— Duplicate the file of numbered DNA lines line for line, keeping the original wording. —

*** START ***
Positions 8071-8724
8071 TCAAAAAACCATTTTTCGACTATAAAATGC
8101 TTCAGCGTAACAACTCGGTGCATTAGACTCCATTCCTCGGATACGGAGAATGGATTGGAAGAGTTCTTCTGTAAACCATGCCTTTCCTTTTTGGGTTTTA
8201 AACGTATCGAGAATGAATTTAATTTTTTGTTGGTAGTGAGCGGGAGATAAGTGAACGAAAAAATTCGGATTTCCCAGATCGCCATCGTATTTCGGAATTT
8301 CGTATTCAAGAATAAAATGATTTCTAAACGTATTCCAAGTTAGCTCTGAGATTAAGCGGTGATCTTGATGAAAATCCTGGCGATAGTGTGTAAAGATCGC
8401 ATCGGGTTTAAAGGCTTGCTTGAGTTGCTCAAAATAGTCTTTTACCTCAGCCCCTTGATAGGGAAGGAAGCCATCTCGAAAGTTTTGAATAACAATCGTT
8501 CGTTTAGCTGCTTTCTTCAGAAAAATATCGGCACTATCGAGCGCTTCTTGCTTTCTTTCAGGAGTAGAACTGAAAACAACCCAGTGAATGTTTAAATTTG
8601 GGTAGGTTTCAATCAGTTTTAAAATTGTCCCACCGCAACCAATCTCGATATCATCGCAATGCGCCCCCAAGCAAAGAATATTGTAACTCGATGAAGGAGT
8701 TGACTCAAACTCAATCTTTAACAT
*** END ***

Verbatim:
Positions 8071-8724
8071 TCAAAAAACCATTTTTCGACTATAAAATGC
8101 TTCAGCGTAACAACTCGGTGCATTAGACTCCATTCCTCGGATACGGAGAATGGATTGGAAGAGTTCTTCTGTAAACCATGCCTTTCCTTTTTGGGTTTTA
8201 AACGTATCGAGAATGAATTTAATTTTTTGTTGGTAGTGAGCGGGAGATAAGTGAACGAAAAAATTCGGATTTCCCAGATCGCCATCGTATTTCGGAATTT
8301 CGTATTCAAGAATAAAATGATTTCTAAACGTATTCCAAGTTAGCTCTGAGATTAAGCGGTGATCTTGATGAAAATCCTGGCGATAGTGTGTAAAGATCGC
8401 ATCGGGTTTAAAGGCTTGCTTGAGTTGCTCAAAATAGTCTTTTACCTCAGCCCCTTGATAGGGAAGGAAGCCATCTCGAAAGTTTTGAATAACAATCGTT
8501 CGTTTAGCTGCTTTCTTCAGAAAAATATCGGCACTATCGAGCGCTTCTTGCTTTCTTTCAGGAGTAGAACTGAAAACAACCCAGTGAATGTTTAAATTTG
8601 GGTAGGTTTCAATCAGTTTTAAAATTGTCCCACCGCAACCAATCTCGATATCATCGCAATGCGCCCCCAAGCAAAGAATATTGTAACTCGATGAAGGAGT
8701 TGACTCAAACTCAATCTTTAACAT